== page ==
UN experts urge States to provide trade support only to businesses that respect human rights
GENEVA/PARIS (21 June 2018) – A group of UN experts is urging States to use their trade, finance and investment
incentives to promote business respect for human rights.
“Now is the time for global policy makers to take the reins in driving change to promote business respect for human
rights through responsible trade support, in compliance with the United Nations Guiding Principles on Business and Human Rights
,” said Anita Ramasastry, Chairperson of the UN Working Group on Business and Human Rights.
“Export and trade promotion services are an important part of States’ economic development strategies, yet scant
attention has so far been given to the significant adverse human rights impacts that may be linked to such State
support,” said Ms Ramastry.
The experts pointed to the wide range of assistance provided by States for businesses engaged in trade and export. They
noted that those services often included selecting companies for participation in trade missions, export promotion and
marketing for companies through trade and commercial officers in embassies overseas.
Advocacy by senior government officials on behalf of companies bidding for major overseas projects was also often
provided, as well as political risk insurance, guarantees and support at major trade shows.
“Export credits, in particular, account for huge amounts of funds, and much more must be done to prevent negative human
rights impacts of State-backed development projects,” Ms Ramasastry said.
The Working Group is presenting its conclusions on 21 June at the OECD Global Forum on Responsible Business Conduct in
Paris and to the UN Human Rights Council in Geneva on 22 June.
At the OECD Global Forum on Responsible Business Conduct
, the Chair and Vice Chair of the Working Group will lead discussions focusing on how States can drive positive change.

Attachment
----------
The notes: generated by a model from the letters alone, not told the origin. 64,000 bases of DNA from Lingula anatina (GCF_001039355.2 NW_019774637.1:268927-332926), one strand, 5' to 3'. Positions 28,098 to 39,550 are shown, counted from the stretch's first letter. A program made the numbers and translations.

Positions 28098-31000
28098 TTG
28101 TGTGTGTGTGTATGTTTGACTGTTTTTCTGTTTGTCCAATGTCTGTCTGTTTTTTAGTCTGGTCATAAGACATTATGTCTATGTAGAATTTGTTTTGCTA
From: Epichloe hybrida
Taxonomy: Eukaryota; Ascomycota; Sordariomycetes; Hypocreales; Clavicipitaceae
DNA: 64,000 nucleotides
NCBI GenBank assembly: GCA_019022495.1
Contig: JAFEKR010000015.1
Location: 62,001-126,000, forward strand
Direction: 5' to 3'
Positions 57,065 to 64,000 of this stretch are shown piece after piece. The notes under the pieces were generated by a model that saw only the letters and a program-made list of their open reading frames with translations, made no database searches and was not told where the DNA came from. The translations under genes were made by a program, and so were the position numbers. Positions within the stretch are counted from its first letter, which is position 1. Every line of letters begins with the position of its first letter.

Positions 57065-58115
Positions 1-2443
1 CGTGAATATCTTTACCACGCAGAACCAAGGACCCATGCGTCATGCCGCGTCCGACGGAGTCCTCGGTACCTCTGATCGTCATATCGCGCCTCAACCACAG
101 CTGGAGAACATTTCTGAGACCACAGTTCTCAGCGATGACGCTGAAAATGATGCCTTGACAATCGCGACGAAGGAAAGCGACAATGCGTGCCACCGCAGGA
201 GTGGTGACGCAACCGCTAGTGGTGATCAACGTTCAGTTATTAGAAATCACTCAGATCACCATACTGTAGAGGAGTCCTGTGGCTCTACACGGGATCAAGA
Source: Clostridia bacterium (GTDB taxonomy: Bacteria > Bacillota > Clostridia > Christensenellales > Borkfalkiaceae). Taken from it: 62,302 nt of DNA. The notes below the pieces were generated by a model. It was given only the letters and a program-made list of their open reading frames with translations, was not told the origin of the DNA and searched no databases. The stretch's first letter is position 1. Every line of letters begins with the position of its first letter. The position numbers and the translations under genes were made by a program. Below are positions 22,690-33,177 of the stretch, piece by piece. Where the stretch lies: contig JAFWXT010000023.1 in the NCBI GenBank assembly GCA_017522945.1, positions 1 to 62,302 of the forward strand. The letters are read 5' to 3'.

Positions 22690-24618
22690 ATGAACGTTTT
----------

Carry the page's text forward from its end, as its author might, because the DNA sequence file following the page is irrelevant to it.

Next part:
The Working Group has welcomed the new OECD Due Diligence Guidance for Responsible Business Conduct launched at the
Forum, aimed at getting corporations to respect human rights in line with the United Nations Guiding Principles.
The Working Group will present its report
* to the Human Rights Council on 22 June 2018 in Geneva, Switzerland.
* See also the executive summary
(“economic diplomacy” as a tool for States to promote corporate respect for human rights)
The UN Working Group on human rights and transnational corporations and other business enterprises
was established by the UN Human Rights Council in June 2011. Its current members are: Ms Anita Ramasastry (current Chairperson), Mr. Michael Addo, Mr. Surya Deva, Mr. Dante Pesce (current Vice-Chairperson) and Mr. Pavel Sulyandziga.
The Working Group and Special Rapporteurs are part of what is known as the Special Procedures
of the Human Rights Council. Special Procedures, the largest body of independent experts in the UN Human Rights system,
is the general name of the Council’s independent fact-finding and monitoring mechanisms that address either specific
country situations or thematic issues in all parts of the world. Special Procedures experts work on a voluntary basis;
they are not UN staff and do not receive a salary for their work. They are independent from any government or
organization and serve in their individual capacity.
The UN Guiding Principles on Business and Human Rights
, unanimously endorsed by the UN Human Rights Council in 2011 (resolution 17/4), provide the authoritative global
standard for action to safeguard human rights in a business context, clarifying what is expected by governments and
companies to prevent and address impacts on human rights arising from business activity.